Baidu's Qunar travel site makes strong public opening

Updated: 2013-11-02 06:35

By AMY HE in New York (China Daily USA)

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Video by Wan Li / For China Daily. Click to watch on Youtube 

Qunar Cayman Islands Ltd, the travel website of Chinese Internet giant Baidu Inc, traded almost double its initial share value today on its opening day, raising $167 million.

Qunar, which means "where are you going" in Chinese, offered 11.1 million American depositary shares at $15 each, more than the expected $12 to $14 range, which was even higher than the company's initial target of $9.50 to $11.50 per share for its initial public offering.

Trading under the symbol QUNR, shares opened at $28.35 and at one point hit a high of $34.99 The stock closed at $28.40, an 89.3 percent jump. Goldman Sachs Group, Deutsche Bank and Stifel Financial Group were the lead book-runners for the sale.

Founded in 2005, the Beijing-based Qunar aggregates information from thousands of travel agencies, flight routes and hotels to give customers discounts when they book. Baidu, China's largest search engine, purchased a majority stake in the company for $306 million in 2011.

"Going public is an important milestone for Qunar in our company's history," said Qunar CEO Zhuang Chenchao at the closing ceremony on Qunar's opening day.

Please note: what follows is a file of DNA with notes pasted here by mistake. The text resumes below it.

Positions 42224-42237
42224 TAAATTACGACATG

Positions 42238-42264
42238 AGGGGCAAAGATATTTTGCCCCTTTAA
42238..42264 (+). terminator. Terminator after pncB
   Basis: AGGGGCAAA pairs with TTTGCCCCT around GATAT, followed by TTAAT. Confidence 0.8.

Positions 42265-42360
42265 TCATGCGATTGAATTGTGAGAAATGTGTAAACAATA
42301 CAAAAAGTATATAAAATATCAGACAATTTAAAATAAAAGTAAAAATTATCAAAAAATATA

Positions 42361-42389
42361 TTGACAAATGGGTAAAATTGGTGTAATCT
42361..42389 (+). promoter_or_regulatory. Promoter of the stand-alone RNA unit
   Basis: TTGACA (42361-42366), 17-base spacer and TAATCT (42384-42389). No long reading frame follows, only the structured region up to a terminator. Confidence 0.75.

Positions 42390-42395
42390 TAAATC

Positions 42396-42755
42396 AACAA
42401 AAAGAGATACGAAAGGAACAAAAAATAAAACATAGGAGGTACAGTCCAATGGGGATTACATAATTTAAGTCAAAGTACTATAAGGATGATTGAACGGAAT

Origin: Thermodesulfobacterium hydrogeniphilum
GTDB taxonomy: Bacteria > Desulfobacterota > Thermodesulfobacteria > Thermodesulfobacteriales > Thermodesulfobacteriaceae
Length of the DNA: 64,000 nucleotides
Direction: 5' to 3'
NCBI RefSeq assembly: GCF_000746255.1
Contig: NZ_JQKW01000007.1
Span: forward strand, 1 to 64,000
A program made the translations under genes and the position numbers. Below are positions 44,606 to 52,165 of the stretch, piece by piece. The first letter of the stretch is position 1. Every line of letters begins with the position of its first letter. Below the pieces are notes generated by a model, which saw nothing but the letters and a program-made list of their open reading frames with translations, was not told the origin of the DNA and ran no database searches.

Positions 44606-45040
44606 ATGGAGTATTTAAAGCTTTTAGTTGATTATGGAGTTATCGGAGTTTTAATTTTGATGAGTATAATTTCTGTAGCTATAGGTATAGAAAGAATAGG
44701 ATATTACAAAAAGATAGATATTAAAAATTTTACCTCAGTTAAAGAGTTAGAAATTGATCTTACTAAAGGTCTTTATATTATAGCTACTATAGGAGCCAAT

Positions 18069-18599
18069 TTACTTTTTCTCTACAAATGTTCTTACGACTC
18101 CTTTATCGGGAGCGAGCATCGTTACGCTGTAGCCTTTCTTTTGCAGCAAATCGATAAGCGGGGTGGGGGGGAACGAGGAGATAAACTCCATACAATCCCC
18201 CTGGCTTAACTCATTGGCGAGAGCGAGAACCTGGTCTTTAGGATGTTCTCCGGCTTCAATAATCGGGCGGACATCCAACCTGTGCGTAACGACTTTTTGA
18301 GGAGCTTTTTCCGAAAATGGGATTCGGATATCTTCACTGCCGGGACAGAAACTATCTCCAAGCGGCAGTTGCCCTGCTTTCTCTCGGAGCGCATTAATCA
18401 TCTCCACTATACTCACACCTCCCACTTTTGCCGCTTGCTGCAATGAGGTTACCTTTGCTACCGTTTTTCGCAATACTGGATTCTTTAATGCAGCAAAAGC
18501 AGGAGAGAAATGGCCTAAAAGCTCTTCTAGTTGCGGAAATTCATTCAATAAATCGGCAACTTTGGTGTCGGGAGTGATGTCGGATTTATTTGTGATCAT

"However, our IPO is just the start of the journey and we are going to continually build our system to redefine the Chinese online traveler user experience, and to redefine the whole industry," he said. "With funds raised in the public market, we will be able to offer more [products], best-value deals and services at your [fingertips], anytime, anywhere."

After being plagued with accounting scandals, Chinese companies are making their comeback in the US stock markets and Qunar's debut was strong, analysts say.

"Whenever [a stock] doubles in a day, I would say it exceeds expectations," said Tim Hanson, senior analyst at Motley Fool Asset Management.

"Qunar is obviously operating from a [strong] position, just right ahead of the gate, of having Baidu as a major backer," he said. "Baidu is obviously a known quantity, has a very premium valuation now, people have a lot of respect for [CEO] Robin Li."

The Baidu name makes Qunar a much safer stock option, Hanson said, than it would be if the company were coming out on its own. But even on its own Qunar has shown increasing revenue and dramatically narrowing losses, so investors probably foresee profits coming quickly, he added.

Hanson cautioned that there is still volatility in the Chinese economy that will affect the market, despite optimism about Chinese Internet companies.

Baidu, he said, is an example of a company that has seen the volatility reflected in its share prices: "[Shares] went from $160 to $80, back to $160. So 50 percent loss in a year—which is tough for an investor to take—but then also 100 percent gains in a year, and that doesn't happen very often. That volatility, that's probably over-corrected in both directions."

For now, Qunar had a "relatively easy IPO" and it launched into a "strong environment," one where investor demand for Chinese Internet names is strong, said Hanson.

Two other Chinese Internet companies, and Sungy Mobile, submitted initial filings for American debuts.


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